Project Management Institute

Digital Exclusive: 4 Ways To Keep Your Professional Development On Track

By Lindsay Scott

Distributed teams existed long before the coronavirus. But now that virtual is the new norm, advancing your career requires remote control, too. Everything from job interviews to professional conferences to day-to-day engagement has shifted to online. With meeting and messaging apps more essential than ever, project professionals must pivot to stand out amid uncertainty. Here are four ways to keep your career—and performance—on track:

  1. Customize check-ins—and the applause

    Your team’s remote work is a reflection of your success. Yet there’s a fine line between holding virtual team members accountable and smothering them with check-ins. Tailoring the ground rules for engagement and oversight will build trust and ensure performance doesn’t skip a beat.

    Take time to determine how each team member best engages remotely, whether it’s a full video call or quick messaging chats. The payoff: They will feel more inclined to share updates and empowered to keep tasks on schedule. But mix up the format for team ceremonies so everyone’s voice gets heard and all milestones are celebrated. Virtual formats are perfect for promoting the team’s accomplishments—and your own leadership—with a wider audience.

  2. Break the networking rules

    Virtual conferences are all but certain for the foreseeable future. While absorbing presentations at virtual conferences is easy, meeting other attendees isn’t. One networking hack: Open the chat functionality on the video conferencing software to join real-time conversations during presentations. Initially, it might feel awkward to chat with others during keynotes or breakout sessions, but that’s the beauty of a virtual event. It’s the commentary from others and additional resource sharing that brings an extra richness to the experience.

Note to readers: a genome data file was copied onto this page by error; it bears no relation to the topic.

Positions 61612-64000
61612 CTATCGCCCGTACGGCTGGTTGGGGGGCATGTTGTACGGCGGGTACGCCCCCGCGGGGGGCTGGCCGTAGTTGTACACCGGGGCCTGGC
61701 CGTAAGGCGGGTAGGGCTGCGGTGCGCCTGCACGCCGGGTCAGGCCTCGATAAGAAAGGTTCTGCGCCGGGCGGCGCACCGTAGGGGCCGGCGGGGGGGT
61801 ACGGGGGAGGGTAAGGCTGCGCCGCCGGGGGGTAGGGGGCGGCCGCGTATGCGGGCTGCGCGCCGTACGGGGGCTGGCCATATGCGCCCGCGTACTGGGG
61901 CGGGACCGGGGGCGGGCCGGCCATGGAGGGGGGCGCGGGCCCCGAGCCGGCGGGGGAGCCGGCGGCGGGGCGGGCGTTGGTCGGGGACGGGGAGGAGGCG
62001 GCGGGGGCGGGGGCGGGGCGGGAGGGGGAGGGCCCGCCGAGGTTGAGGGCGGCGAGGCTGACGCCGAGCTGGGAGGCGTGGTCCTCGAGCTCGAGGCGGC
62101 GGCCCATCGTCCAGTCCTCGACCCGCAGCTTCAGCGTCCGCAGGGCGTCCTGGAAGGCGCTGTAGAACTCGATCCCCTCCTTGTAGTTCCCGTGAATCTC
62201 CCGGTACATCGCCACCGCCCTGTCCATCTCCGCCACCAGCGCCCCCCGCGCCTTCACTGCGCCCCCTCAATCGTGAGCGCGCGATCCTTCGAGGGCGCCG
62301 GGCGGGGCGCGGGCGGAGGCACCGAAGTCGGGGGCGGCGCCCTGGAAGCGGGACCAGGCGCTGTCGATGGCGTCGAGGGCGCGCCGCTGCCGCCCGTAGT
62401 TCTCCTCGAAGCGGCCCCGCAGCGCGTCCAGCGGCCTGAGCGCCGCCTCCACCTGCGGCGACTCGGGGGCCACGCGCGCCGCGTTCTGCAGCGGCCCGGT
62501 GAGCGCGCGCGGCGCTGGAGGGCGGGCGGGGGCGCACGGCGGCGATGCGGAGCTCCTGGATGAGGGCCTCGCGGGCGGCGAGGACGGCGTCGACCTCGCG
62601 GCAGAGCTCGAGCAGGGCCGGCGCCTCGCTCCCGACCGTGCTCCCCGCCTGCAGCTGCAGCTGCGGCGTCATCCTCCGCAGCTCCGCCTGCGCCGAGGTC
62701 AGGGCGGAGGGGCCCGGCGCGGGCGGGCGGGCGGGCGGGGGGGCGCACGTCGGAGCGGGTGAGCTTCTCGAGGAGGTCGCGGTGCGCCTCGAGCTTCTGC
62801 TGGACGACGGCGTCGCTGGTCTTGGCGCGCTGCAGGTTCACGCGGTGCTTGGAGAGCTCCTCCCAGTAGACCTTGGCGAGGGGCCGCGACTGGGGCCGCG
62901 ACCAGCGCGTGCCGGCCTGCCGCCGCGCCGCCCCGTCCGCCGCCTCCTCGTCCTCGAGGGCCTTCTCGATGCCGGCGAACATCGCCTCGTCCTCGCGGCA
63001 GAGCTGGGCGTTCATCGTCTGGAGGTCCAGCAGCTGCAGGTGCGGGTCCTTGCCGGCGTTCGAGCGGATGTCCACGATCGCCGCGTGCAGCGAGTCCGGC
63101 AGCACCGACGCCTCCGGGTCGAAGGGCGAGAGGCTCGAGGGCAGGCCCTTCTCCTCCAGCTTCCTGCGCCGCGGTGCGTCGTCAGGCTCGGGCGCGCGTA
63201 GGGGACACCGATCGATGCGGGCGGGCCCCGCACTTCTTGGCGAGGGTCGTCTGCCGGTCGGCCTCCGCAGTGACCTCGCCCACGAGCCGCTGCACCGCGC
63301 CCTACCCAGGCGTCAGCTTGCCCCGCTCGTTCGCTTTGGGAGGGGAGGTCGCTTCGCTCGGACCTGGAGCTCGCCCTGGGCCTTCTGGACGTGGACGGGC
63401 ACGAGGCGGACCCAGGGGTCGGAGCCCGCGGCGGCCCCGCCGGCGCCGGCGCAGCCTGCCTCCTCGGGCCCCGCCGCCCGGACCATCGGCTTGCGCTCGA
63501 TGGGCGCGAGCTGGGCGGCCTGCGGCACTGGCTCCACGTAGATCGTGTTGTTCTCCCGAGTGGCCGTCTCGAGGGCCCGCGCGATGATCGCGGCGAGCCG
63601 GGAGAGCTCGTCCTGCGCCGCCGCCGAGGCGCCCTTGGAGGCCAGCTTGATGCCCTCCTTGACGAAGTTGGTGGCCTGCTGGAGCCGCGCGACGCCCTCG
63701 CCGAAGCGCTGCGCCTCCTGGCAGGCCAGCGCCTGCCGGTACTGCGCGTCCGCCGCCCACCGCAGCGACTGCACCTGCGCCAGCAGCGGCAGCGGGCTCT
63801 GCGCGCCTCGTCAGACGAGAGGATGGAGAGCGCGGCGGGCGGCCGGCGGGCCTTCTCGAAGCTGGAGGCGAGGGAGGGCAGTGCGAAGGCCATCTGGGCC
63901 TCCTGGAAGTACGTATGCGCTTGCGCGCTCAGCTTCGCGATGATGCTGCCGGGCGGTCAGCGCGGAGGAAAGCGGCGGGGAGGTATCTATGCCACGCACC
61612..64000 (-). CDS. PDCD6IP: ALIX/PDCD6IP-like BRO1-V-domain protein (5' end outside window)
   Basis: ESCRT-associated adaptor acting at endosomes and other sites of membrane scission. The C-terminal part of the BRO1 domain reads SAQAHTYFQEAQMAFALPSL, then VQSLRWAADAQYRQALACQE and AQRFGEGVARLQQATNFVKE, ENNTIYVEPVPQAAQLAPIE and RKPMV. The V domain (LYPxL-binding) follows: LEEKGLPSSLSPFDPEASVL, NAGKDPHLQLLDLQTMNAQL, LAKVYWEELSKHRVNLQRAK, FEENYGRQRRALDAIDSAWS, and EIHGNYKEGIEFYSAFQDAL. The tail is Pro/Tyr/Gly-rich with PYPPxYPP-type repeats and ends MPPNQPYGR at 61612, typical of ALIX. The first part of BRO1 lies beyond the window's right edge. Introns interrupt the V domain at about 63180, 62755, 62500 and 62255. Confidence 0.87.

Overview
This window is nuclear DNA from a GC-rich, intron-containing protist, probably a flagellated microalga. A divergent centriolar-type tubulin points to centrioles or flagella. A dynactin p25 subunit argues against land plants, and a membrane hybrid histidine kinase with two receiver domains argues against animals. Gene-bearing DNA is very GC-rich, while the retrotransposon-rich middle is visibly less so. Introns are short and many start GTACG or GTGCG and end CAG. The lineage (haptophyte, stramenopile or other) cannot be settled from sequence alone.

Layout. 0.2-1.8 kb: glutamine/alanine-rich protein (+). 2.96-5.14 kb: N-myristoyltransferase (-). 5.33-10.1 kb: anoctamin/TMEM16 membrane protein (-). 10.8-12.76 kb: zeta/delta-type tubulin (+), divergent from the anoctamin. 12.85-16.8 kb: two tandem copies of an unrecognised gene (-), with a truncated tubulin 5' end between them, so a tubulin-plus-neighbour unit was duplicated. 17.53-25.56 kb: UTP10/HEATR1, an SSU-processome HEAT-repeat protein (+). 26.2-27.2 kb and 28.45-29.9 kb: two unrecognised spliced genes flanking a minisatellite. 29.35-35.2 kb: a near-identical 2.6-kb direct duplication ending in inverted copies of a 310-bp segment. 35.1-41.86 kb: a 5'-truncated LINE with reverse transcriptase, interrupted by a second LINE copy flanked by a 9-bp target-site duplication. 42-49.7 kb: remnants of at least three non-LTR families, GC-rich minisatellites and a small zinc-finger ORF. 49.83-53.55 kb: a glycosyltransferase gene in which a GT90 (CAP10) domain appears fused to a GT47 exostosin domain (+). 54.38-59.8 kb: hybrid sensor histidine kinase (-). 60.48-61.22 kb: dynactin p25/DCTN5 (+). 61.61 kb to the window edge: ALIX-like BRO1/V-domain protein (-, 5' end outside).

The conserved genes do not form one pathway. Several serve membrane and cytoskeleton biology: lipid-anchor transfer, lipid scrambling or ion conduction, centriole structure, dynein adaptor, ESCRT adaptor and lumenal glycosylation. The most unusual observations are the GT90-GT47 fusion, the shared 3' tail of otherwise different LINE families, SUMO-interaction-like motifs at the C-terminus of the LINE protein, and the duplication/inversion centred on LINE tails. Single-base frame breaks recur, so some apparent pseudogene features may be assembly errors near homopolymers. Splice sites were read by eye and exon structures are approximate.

If you like what you’re reading from others, hop onto conference messaging to let them know and make more formal introductions. Do the same for speakers: ask questions, reach out afterward, describe which moments resonated with you the most and thank them. It’s an easy way to warm up the introduction you’ll make later via email or LinkedIn.

  3. Ace the virtual interview—and wear pants

    Job hunts have become a full-on digital pursuit. Becoming comfortable on-camera is a must, so ask a friend or mentor to simulate video interviews with you. As you rehearse, have the other person evaluate your posture, volume and response time to ensure you look in-command when the real interviews take place.

    Make sure you and your surroundings look their best, too. When your home is the setting, an errant sock, rogue pet or untimely ring of a doorbell can distract. Find a quiet, clean space for your background. Then take it for a trial run. Preview how it looks on screen—and be sure to adjust the camera angle so the focus is squarely on you. And dress for success, just like an in-person interview.

  4. Free time? Close the learning gap

    Any time you’re saving by not commuting can be applied to building new skills and studying how they fit within The Project Economy. That certification you were always too busy to pursue? Earn it now by devoting an hour each day to exam prep. Need to refresh or fine-tune technical or people skills? There’s a flood of free webinars and podcasts that can help with everything from estimating to empathy.

    Plus, many organizations are paving the way. For instance, PMI launched an online test for the Project Management Professional (PMP)® certification so you can take it from the safety and convenience of home.

    Not sure where to start? Conduct a self-analysis: Review your past successes and failures to identify skills gaps and carefully assess what you have to offer and where you have room to grow. In a time of uncertainty, focusing on professional development now will pay off down the road.

Lindsay Scott

Lindsay Scott is the director of program and project management recruitment at Arras People in London, England.